Over time, astronomers say, the sun-like star will eventually collapse into a mostly dense, helium-rich core.

In another 70 million years, the stars will move closer together in an ultrashort orbit lasting only 18 minutes before they begin to expand and drift apart.

Decades ago, researchers at MIT and elsewhere predicted such cataclysmic transitions to ultrashort orbits, but this is the first time such a transition system has been observed directly.

“This is a rare event where we catch one of these systems in the act of transitioning from hydrogen to helium accretion,” said Kevin Burdge of MIT’s Department of Physics.

“People predicted that these objects would go into ultrashort orbits, and it was long debated whether they were short enough to emit detectable gravitational waves. This discovery stops that.”

Using a camera attached to a telescope at Palomar Observatory in California, Burdge and colleagues discovered the new system within the vast star catalog observed by the Zwicky Transient Facility (ZTF) to capture high-resolution images of large areas. the sky

The survey took more than 1,000 images of each of the more than 1 billion stars in the sky, recording the changing brightness of each star over days, months and years.

Burdge combed the catalog for signals from systems with ultrashort orbits, whose dynamics can be so extreme that they should emit dramatic bursts of light and gravitational waves.

These flash repeatedly with a period of less than an hour – a frequency that usually signals at least two closely orbiting systems, one of which crosses the other and briefly blocks their light.

The discovery was made by the Zwicky Transient Facility (ZTF) at Caltech's Palomar Observatory with assistance from the WM Keck Observatory in Hawaii (pictured).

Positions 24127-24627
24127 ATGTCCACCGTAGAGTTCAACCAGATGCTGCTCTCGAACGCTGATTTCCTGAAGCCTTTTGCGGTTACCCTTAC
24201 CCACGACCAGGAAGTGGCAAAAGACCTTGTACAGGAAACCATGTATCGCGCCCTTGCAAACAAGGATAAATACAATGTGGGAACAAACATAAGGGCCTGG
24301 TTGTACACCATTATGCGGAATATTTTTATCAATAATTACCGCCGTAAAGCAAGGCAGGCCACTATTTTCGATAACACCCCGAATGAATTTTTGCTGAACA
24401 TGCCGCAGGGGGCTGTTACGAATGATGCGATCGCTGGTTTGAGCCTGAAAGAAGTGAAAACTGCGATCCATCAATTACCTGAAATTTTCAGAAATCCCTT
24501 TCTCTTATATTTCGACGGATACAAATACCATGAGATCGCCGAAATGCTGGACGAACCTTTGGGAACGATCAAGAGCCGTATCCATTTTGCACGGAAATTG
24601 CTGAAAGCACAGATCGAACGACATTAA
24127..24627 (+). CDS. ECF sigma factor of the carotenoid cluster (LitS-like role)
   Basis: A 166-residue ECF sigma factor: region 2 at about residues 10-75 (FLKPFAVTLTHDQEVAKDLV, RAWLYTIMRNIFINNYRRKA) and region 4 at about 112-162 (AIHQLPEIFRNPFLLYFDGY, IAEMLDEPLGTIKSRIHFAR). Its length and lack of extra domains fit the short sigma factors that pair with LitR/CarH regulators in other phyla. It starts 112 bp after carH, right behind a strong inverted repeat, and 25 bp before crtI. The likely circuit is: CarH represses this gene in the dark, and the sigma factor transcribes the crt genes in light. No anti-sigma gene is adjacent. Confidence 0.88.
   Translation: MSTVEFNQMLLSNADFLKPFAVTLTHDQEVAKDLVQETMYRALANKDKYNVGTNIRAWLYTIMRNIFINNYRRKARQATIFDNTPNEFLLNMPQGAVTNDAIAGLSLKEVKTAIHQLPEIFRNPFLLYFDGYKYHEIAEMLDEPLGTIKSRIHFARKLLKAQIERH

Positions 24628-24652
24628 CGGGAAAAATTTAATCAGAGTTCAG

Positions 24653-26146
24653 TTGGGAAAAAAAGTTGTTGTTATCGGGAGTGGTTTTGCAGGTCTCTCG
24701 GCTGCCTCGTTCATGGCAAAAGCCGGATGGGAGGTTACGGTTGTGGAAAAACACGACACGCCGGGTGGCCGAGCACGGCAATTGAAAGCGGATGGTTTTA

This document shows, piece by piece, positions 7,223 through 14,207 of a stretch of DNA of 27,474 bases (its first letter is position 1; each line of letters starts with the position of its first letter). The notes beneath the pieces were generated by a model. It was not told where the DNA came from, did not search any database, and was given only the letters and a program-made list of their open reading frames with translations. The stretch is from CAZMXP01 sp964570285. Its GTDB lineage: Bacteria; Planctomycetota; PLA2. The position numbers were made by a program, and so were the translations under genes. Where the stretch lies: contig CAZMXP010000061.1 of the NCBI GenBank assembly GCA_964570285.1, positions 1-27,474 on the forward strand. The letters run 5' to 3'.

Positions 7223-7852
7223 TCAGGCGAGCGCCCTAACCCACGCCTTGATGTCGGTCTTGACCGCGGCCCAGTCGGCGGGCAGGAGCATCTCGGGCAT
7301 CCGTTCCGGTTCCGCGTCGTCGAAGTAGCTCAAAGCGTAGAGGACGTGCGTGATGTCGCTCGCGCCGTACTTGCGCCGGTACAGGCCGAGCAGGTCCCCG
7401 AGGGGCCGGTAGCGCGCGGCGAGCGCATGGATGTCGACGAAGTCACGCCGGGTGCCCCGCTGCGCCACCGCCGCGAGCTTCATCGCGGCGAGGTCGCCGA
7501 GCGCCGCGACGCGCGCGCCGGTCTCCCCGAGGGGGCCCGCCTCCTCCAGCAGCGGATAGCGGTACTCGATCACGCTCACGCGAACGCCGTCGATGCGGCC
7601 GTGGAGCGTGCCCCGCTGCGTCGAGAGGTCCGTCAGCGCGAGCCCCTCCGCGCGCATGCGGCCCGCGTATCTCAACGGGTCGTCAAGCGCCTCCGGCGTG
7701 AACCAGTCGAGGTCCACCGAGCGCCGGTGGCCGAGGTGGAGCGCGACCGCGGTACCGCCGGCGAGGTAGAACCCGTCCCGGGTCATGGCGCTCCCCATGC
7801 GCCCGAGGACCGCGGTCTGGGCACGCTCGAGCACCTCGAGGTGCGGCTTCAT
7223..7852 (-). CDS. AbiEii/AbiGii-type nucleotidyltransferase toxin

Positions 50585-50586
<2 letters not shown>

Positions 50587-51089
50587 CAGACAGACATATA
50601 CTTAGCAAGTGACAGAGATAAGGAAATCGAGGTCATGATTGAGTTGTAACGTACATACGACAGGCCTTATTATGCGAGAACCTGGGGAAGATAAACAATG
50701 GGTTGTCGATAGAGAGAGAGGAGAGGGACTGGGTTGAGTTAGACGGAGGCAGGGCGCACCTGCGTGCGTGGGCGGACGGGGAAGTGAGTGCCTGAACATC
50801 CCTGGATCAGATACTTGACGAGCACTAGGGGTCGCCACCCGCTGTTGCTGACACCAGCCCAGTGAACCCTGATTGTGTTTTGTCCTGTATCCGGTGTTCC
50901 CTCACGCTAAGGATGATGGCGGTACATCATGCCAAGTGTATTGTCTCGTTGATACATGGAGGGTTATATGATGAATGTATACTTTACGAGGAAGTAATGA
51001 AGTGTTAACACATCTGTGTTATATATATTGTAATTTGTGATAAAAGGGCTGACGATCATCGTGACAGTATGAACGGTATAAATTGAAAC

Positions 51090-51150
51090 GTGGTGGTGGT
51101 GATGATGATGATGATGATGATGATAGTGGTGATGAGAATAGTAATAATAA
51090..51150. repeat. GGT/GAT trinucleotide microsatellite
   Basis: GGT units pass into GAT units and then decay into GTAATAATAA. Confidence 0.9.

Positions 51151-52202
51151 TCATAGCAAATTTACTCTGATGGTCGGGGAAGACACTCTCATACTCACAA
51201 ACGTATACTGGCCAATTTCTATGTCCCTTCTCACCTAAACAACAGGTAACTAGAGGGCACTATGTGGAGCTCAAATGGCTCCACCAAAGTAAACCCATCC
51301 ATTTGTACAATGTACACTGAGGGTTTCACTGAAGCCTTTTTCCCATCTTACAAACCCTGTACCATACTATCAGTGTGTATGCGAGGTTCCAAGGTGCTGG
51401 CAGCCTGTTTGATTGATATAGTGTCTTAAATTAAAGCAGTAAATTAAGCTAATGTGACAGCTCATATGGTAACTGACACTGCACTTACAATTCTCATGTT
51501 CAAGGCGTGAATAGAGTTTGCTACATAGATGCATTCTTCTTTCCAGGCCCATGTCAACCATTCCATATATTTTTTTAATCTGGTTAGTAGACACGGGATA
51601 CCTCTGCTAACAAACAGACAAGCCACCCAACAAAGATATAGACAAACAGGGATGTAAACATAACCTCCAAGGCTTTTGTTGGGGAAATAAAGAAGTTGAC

The discovery was made by the Zwicky Transient Facility (ZTF) at Caltech’s Palomar Observatory with assistance from the WM Keck Observatory in Hawaii (pictured).

Burdge used an algorithm to remove more than 1 billion stars, each recorded over 1000 ways and zeroed in on ZTF J1813+4251.

“This thing came up, where I saw an eclipse happening every 51 minutes, and I said, OK, it’s definitely a binary,” Burdge said.

He and his colleagues then focused on a system using the WM Keck Observatory in Hawaii and the Gran Telescopio Canarias in Spain.

They found that the first object was probably a white dwarf about 1/100 the size of the sun and about half the mass.

The second was a sun-like star near the end of its life, one-tenth the size and mass of the sun (about the size of Jupiter).

However, something didn’t quite fit.

“This one star looked like the sun, but the sun can’t fit into an orbit shorter than eight hours – what’s going on here?” Burdge said.

I realized that ZTF J1813+4251 is most likely a cataclysmic variable – a discovery that means it is the shortest-orbiting cataclysmic variable discovered to date.

“It’s a special system,” Burdge said. “We were doubly fortunate to find a system that answers a big open question and is one of the most beautifully behaved cataclysmic variables known.”

This discovery was published in the journal Nature.